Students cannot learn when they do not feel safe. Similarly, they will struggle to process new information after a poor night’s sleep or missed breakfast. Those who are facing social challenges, such as discrimination or bullying, may find it impossible to concentrate on the learning at hand. So, before we address the curriculum, we must address the learner. How are our students showing up for each learning day? How can we encourage those students who come to school in survival brain move toward learning brain… and stay there?
One of my favorite activities is the Dialectical Behavioral Therapy, or DBT House. You can visit the activity description and view students samples HERE. The strategy is also available in the book, The Newcomer Fieldbook (Louise El Yaafouri), available HERE.
The DBT House exercise allows a glimpse into students’ lives, so that we re better able to meet them where they are. To foster resiliency, I like to follow the DBT House with this “Being Safe” lesson from Resilient Tutor Group: View it HERE.
PROMOTING ACCESS TO BASIC NEEDS AT SCHOOL
· 7 C’s of Resilience VIDEO
ANTI-BULLYING AND BULLYING PREVENTION
Non-academic foundations for learning:
· K. Brooke Stafford-Brizard @ EdWeek
Self-regulation leads to resiliency. Most self-regulation behaviors are learned. With this in mind, it makes sense to incorporate and model effective regulatory strategies throughout the school day. Chances are, we do this already. We may ask a student to count to 10 slowly before reacting; to self-evaluate and record distress levels; to identify “safe” spaces in the school or to diffuse disagreements with a Peace Circle.
Here are a few of my favorite techniques to use with learners of all ages.
Check out these other worthwhile resources, too!
There are many ways to encourage students to grow in their sense of belonging at school. A great way to begin is by deliberately focusing on simple cues of belonging, such as making eye contact and referring to each child by his or her preferred (and correctly pronounced!) name. The following lessons and tools provide an entry point to promoting healthy incorporation in a school setting.
· MindSet Kit LESSONS
· MindSet Kit INTERACTIVE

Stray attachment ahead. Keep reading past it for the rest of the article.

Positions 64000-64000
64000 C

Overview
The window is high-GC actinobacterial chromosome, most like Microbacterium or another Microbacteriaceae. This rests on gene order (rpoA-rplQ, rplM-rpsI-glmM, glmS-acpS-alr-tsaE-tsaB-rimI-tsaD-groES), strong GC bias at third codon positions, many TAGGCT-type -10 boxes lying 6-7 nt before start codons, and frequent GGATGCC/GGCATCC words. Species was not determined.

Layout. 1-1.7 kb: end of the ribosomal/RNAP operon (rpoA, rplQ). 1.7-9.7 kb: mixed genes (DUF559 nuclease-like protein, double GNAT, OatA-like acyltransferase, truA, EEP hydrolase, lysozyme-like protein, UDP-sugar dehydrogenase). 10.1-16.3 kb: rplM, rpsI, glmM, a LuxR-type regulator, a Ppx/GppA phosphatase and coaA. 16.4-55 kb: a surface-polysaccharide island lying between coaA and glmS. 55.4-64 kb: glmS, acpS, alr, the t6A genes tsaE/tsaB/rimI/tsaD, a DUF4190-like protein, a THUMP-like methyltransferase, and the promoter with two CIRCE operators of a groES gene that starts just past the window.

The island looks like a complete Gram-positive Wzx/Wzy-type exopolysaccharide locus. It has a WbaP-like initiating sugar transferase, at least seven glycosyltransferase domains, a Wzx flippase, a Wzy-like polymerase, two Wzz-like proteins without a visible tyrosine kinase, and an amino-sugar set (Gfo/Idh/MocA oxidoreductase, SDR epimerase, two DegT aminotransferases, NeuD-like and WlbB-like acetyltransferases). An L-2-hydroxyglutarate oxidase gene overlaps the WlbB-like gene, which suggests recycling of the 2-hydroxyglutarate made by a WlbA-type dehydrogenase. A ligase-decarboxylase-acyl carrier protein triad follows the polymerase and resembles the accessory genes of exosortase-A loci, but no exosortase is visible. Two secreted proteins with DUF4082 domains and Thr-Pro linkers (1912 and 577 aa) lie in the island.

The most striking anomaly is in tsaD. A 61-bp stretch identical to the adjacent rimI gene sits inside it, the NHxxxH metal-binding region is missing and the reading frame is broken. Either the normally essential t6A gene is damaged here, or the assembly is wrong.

How can we draw from students’ existing resilience? How do we make room for bolstering new strands of resiliency in our already congested school day? We can begin by choosing resilience-building strategies that can be easily incorporated into a lesson and into the daily functioning of a classroom. Examples include:
· creating and adhering to routines (as much as possible!);
· opportunities to practice responsible choice-making (hey-hey, flexible seating!);
· brain breaks that engage students in physical exercise and creative play (GoNoodle is the bees knees!);
· learning games that encourage memory and impulse control;
· encouragement to practice safe risk-taking;
· and modeling of resilient behaviors, such as reframing disappointment.
As these tools and expectations become consistently embedded throughout students’ school experiences, they become part of the culture of the school. Ready to get started? Check out these recommended launch-points:
EFFECTIVE STRATEGIES FOR ACKNOWLEDGING FUNDS OF KNOWLEDGE
EXECTUTIVE FUNCTIONING STRATEGIES FOR STUDENTS:
LESSON PLANS & IDEAS FOR RESILIENCY:
1. Pearson, Umayahara and Ndijuye. Play and Resilience: SUPPORTING CHILDHOOD RESILIENCE THROUGH PLAY A facilitation guide for early childhood practitioners
2. Sarah V. Marsden, Resilience and Belonging https://link.springer.com/chapter/10.1057/978-1-137-55019-4_4
3. Taylor & Hart. The Resilient Classroom A Resource Pack for Tutor Groups and Pastoral School Staff, Published by BOND and YoungMinds.
4. Nowicki, Anna. 2008 Self-efficacy, sense of belonging and social support as predictors of resilience in adolescents Anna Nowicki Edith Cowan University